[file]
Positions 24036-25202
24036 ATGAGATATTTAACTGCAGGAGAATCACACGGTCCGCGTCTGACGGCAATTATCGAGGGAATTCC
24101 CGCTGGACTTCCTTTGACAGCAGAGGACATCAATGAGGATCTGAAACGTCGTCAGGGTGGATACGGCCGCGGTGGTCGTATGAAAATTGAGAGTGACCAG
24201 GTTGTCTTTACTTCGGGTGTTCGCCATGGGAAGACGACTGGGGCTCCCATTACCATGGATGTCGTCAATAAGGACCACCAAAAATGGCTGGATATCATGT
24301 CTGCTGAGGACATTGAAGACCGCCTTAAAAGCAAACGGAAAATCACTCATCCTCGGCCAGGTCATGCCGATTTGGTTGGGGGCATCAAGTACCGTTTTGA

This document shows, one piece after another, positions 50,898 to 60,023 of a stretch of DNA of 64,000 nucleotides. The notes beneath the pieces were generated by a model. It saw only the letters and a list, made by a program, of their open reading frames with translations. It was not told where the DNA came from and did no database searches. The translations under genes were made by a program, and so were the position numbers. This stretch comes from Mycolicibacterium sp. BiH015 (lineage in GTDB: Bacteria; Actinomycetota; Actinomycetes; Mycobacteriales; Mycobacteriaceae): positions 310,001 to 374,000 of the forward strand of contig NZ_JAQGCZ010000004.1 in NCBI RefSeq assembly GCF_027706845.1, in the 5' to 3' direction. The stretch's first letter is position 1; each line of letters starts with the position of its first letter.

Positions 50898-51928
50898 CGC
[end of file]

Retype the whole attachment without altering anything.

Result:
Positions 24036-25202
24036 ATGAGATATTTAACTGCAGGAGAATCACACGGTCCGCGTCTGACGGCAATTATCGAGGGAATTCC
24101 CGCTGGACTTCCTTTGACAGCAGAGGACATCAATGAGGATCTGAAACGTCGTCAGGGTGGATACGGCCGCGGTGGTCGTATGAAAATTGAGAGTGACCAG
24201 GTTGTCTTTACTTCGGGTGTTCGCCATGGGAAGACGACTGGGGCTCCCATTACCATGGATGTCGTCAATAAGGACCACCAAAAATGGCTGGATATCATGT
24301 CTGCTGAGGACATTGAAGACCGCCTTAAAAGCAAACGGAAAATCACTCATCCTCGGCCAGGTCATGCCGATTTGGTTGGGGGCATCAAGTACCGTTTTGA

This document shows, one piece after another, positions 50,898 to 60,023 of a stretch of DNA of 64,000 nucleotides. The notes beneath the pieces were generated by a model. It saw only the letters and a list, made by a program, of their open reading frames with translations. It was not told where the DNA came from and did no database searches. The translations under genes were made by a program, and so were the position numbers. This stretch comes from Mycolicibacterium sp. BiH015 (lineage in GTDB: Bacteria; Actinomycetota; Actinomycetes; Mycobacteriales; Mycobacteriaceae): positions 310,001 to 374,000 of the forward strand of contig NZ_JAQGCZ010000004.1 in NCBI RefSeq assembly GCF_027706845.1, in the 5' to 3' direction. The stretch's first letter is position 1; each line of letters starts with the position of its first letter.

Positions 50898-51928
50898 CGC